|The Group of Eight gearing up for the final onslaught|
|Along the pass to Needles Plateau|
|First steps into the interior of Needles Plateau|
When I woke up from my photographic rapture I discovered, to my dismay, that I was all alone in this wide landscape of hoodoo, sagebrush, pinyon and juniper. No fellow hikers to be seen, not even on the horizon! I started to get worried; would I be able to trace the right path to follow? Fortunately, there was only one, even if barely discernible in all this splendor.
|View of Chesler Park from the Plateau Rim|
|Lonely Member of the Group of Eight, waiting for the straying outlier|
I assured him that I would behave forthwith and not stray behind in the continuing journey. Thus placated, the guide urged us on, leaving me, unfortunately, no time to take compositions of the view. Still, you can see the hoodoo guarding the outlook, as well as a wee bit of the plane underneath – at the picture's far right.
|Voodoo at Needles Plateau rim, guarding the Eastern Outlook|
|Chesler Park, with beautiful bunch grass|
Most probably, the chemical composition of the soil, or the lack of shallow ground water, has protected it from the more delicate European grasses. Either way, I was delighted to see this prairie that must have looked the same since before white man invaded the continent.
Let us continue the discussion on a scientific vein for a while. How come that the top of a plateau in the Canyonlands is shaped like a bowl and has a prairie to show for it? To answer this, take a look at the picture below, which was taken by Doug Sherman, a fellow photographer with a keen interest in geology.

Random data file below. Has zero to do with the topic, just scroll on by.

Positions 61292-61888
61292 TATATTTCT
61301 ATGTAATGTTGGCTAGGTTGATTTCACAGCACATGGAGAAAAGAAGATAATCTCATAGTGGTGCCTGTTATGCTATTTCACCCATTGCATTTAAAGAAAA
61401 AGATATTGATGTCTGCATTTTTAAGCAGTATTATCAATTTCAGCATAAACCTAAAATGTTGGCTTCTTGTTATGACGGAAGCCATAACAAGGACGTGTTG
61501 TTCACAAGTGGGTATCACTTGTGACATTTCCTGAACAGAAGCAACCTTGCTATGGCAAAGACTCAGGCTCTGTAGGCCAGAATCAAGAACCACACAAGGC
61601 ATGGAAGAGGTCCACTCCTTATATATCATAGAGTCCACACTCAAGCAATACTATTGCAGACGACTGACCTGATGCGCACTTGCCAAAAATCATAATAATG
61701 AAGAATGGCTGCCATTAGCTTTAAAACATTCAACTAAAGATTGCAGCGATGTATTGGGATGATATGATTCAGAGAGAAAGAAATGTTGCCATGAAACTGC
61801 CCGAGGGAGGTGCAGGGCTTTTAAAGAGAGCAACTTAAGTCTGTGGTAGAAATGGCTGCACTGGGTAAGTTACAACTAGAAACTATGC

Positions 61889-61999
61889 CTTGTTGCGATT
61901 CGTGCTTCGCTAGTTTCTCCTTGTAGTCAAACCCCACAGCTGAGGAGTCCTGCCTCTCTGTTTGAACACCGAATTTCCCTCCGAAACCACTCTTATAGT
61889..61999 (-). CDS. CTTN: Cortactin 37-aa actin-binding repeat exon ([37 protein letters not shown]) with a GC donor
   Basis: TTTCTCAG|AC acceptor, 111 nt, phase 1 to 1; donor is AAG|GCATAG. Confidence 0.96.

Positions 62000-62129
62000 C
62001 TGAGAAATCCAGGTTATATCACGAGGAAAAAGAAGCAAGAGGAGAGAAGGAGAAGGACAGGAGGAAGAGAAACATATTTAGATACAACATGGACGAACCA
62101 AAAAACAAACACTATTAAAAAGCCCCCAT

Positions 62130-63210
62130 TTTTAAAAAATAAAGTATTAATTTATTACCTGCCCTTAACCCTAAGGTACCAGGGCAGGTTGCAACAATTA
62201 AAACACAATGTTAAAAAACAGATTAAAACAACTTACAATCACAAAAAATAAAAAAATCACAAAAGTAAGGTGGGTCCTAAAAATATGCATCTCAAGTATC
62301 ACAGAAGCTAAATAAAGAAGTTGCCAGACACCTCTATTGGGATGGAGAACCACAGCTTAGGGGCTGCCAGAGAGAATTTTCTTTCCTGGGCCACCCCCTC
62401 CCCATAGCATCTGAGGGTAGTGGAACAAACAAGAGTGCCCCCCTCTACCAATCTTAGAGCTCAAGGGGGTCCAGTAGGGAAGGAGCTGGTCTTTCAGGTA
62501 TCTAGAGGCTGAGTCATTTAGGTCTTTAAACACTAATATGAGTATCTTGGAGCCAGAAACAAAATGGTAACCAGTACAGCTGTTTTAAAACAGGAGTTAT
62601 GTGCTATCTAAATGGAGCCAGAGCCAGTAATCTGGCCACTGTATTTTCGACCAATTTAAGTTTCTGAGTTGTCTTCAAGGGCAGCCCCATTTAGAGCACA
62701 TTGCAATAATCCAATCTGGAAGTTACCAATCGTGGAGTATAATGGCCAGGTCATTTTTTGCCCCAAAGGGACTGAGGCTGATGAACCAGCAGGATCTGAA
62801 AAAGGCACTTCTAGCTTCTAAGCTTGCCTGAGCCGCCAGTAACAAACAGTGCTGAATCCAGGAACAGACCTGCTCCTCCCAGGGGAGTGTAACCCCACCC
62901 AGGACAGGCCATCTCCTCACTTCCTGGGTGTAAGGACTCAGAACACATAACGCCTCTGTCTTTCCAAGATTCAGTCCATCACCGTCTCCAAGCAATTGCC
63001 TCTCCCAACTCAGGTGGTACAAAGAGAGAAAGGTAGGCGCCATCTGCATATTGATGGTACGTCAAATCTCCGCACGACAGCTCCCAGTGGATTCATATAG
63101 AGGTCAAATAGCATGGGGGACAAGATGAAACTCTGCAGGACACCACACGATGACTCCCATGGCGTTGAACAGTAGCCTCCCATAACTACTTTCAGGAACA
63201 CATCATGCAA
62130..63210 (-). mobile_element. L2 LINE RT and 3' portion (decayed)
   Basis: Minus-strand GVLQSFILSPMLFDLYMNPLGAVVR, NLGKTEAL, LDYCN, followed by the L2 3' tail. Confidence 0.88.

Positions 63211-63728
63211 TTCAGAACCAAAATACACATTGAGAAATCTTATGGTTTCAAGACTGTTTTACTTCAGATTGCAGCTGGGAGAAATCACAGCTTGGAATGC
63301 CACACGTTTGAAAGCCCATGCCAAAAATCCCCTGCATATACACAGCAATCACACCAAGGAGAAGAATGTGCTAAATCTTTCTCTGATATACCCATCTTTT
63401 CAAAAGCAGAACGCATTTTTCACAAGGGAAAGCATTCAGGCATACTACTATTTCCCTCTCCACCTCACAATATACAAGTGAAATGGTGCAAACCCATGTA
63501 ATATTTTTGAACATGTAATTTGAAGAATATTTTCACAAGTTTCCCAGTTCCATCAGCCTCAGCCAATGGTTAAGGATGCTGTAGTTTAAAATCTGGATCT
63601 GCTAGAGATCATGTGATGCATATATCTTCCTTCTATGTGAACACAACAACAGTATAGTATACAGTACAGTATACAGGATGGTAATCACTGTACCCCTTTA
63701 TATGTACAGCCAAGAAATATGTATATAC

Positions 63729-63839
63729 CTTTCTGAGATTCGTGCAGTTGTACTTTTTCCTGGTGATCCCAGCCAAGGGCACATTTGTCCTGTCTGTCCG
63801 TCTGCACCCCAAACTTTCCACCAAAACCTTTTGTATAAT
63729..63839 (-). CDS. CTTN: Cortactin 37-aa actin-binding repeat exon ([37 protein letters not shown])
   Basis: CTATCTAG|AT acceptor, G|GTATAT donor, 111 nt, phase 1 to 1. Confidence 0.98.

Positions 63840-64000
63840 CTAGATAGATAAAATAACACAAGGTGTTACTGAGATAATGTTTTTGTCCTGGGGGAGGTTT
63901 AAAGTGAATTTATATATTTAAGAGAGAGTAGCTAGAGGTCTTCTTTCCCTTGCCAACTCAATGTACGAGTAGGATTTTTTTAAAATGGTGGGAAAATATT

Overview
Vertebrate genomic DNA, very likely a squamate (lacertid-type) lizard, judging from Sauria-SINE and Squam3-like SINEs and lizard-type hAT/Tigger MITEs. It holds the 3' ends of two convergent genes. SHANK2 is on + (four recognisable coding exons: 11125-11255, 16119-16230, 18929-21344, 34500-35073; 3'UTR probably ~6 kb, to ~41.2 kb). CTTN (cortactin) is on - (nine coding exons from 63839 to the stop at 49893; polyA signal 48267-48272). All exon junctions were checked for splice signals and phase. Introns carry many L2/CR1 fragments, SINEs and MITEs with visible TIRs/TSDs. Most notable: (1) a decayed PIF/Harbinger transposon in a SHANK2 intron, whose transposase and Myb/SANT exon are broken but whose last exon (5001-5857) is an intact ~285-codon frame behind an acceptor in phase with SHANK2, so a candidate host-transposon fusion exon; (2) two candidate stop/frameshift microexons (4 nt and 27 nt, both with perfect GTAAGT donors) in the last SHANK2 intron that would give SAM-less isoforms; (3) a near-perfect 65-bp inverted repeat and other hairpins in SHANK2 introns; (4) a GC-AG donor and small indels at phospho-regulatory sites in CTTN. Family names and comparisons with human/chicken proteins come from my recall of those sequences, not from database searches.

|Air view of Chesler Park Photographer: Doug Sherman|
Now remember that underneath the oldest sandstone layers on the Plateau resides the so called Paradox Formation, a thick layer of salt with very peculiar characteristics (see A City Built on Salt). Subject to high pressure, it becomes almost viscous (geologically speaking). Into the multitude of "cracks", having appeared in the overlaying stone layers due to the uplift, salt started to percolate from below, following the road of least resistance. In rare occasions this penetration was so powerful as to shove aside large fractured masses of stone and form a sizable "bubble" (This was occurring deep down in the interior of the crust, not visible from the surface at the outset).